Showing posts from March, 2012

Fullness (Part IV)

Prodigal Son by Rembrandt, a photo by New Visions2010 on Flickr. This painting by Rembrandt which hangs in St Petersburg has been the focus of many a commentary and deservedly so. Henri Nouwen wrote a short book, The Return of the Prodigal Son, based on his contemplation of Rembrandt's painting. He wrote three sections in the book, as each main character describes the situation. The father, the elder son and the younger son. Great reading.

Lately I've been pondering fullness, as you would know if you are following this blog, and which I hope you will know, as you read this one.... and some others. And fullness is not about reaching a particular level on a flask or glass. It's about overflow, and running over. The image I use is about the love of God and most clearly demonstrated in this story of the Prodigal Son.

Actually, the word 'prodigal' means effusive and lavish. It's more often particularized into wasteful spending, as says, "Adject…

Fullness (Part III)

Overflow, a photo by -yury- on Flickr. Lately I've been pondering the fullness of God and what He wants in our lives. Often when people think full, they think of their petrol tank. And once the tank is full, the spicket shuts off and no more liquid can enter. If you force the pump to continue, the spillage will be useless to the car's operation and in fact, bad for the environment and your clothing.

You might know the Bible text, "my cup runneth over." (Psalm 23) That's really in my thinking today. This is why so many Jewish kiddush (wine) cups come with a saucer. You can fill the cup only so full, and after that, spillage happens. Most people don't want such spillage, certainly of red wine, onto their nice tables and tablecloths. Hence the saucer.

This photo by the Aussie Yury Prokopenko not far from me in Mona Vale on the Northern Beaches of Sydney says what I'm thinking in another way. Fullness is not really about a 'just enough' amount. Fullnes…

God's fullness (Fullness Part II)

What do you think of when I use the term 'fullness?' Maybe I should have asked and then put up no photo, but I start most of my blogs with a photo and then ponder what it's saying. Today and this whole week I've been thinking about fullness, about God's fullness, about being full of the Spirit, about being filled with joy and love and awe and wonder. Other biblical terms include abundance, fill, full, fully satisfied, fulness, satisfied.

Each of those terms brings to mind certain principles and certain realities, even feelings from my past. I love the feeling of awe and wonder when I fly and climb that moment just above the clouds. I feel full when I sing certain songs of worship which draw me closer to God. I love a great meal and sometimes add dessert, when I should have stopped, and feel full upon full, a bit uncomfortable to be sure, but fullness, yes, that will describe it.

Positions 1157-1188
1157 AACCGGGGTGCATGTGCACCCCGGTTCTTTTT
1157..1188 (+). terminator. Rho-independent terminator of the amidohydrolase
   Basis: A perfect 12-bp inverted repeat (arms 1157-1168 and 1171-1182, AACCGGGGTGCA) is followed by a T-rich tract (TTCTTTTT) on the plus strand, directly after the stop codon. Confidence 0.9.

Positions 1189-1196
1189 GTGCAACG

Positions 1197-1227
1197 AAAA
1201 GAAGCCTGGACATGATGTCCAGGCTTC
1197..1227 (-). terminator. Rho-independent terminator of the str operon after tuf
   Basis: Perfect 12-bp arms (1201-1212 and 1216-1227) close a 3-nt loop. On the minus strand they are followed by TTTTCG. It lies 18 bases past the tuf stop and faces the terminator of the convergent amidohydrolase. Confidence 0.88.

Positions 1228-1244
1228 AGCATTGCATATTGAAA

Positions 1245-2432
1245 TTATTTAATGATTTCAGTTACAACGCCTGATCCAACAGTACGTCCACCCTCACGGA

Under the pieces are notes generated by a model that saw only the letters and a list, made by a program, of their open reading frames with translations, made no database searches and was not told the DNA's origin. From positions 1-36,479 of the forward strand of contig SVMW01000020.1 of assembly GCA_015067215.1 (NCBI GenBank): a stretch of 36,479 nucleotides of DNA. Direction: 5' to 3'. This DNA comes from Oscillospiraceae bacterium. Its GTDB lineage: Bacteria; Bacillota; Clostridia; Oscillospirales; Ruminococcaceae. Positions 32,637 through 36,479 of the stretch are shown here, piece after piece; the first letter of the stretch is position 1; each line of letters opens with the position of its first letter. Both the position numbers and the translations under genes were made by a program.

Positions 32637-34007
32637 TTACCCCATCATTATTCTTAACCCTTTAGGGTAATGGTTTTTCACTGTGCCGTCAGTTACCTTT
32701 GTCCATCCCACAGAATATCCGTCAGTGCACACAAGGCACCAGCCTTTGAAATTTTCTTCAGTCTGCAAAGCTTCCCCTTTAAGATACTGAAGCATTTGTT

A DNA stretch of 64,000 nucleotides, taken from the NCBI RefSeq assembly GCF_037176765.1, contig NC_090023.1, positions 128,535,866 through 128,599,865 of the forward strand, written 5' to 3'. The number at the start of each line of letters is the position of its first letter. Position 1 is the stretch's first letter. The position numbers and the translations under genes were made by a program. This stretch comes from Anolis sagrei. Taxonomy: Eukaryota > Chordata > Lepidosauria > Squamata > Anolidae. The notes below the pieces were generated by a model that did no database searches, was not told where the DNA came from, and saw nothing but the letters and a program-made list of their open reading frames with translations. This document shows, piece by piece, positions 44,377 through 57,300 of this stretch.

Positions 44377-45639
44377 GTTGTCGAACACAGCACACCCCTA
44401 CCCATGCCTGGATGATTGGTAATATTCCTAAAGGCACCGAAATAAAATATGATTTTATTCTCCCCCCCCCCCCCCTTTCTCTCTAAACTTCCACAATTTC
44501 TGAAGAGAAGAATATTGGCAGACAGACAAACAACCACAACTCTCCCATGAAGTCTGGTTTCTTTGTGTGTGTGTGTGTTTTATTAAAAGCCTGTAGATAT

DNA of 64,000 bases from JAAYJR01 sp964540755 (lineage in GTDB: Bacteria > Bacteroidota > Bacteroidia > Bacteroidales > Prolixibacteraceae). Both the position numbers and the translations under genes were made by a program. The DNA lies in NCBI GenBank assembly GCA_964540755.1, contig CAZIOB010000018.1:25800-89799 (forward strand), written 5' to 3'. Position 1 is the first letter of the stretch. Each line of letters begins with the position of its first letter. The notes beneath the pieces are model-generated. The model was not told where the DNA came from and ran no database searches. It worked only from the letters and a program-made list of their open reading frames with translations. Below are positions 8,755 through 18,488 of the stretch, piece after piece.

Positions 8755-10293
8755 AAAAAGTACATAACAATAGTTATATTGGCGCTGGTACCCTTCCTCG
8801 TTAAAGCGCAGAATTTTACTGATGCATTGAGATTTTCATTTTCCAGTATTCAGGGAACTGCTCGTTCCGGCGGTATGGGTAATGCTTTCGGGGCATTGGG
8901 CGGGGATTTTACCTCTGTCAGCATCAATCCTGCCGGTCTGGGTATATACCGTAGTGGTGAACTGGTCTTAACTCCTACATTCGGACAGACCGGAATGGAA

Beauty can show me fullness. Music can lift me in fullness to the heights. Architect…

Finger pointing

The news is all about finger-pointing. Yesterday's Sydney Morning Herald reports, "A distraught flight attendant disrupted an American Airlines flight with warnings that it was going to crash, references to the September 11, 2001 attacks and a rant on the carrier's bankruptcy reorganisation.
Two flight attendants were injured in the incident on Friday, which began as the Chicago-bound flight was about to take off from Dallas, Texas.
Passengers ended up restraining the disruptive attendant until airport police arrived.

"We were pretty frightened," said passenger Greg Lozano of Elmhurst, Illinois. "I was glad we weren't in the air. That was the primary thing I was thinking."
The flight attendant continued to scream as she was handcuffed and removed from the plane, passengers said.
The New York Times and FoxNews point to the price of petrol at the bowser as the reason President Barack Obama's approval rating is dropping again.  Read that be…

Full moon...a monthly moment (Fullness Part I)

Moon over Motel, a photo by bobmendo on Flickr. Each month, if the clouds allow, I see the moon come to fulness. And this month was one of those months. It also was good to see, as Purim, the Jewish holiday, was marked on the full moon. In fact, we know when to celebrate many Jewish holidays on time because of the moon.

Of course, the moon is always the same shape and size, but when we say 'full moon', we have in mind the reflection of the sun in the surface of one side of the sphere of the moon. The three-dimensional moon becomes full in 2-D, and that 50 hours is the time of the month when the moon is full.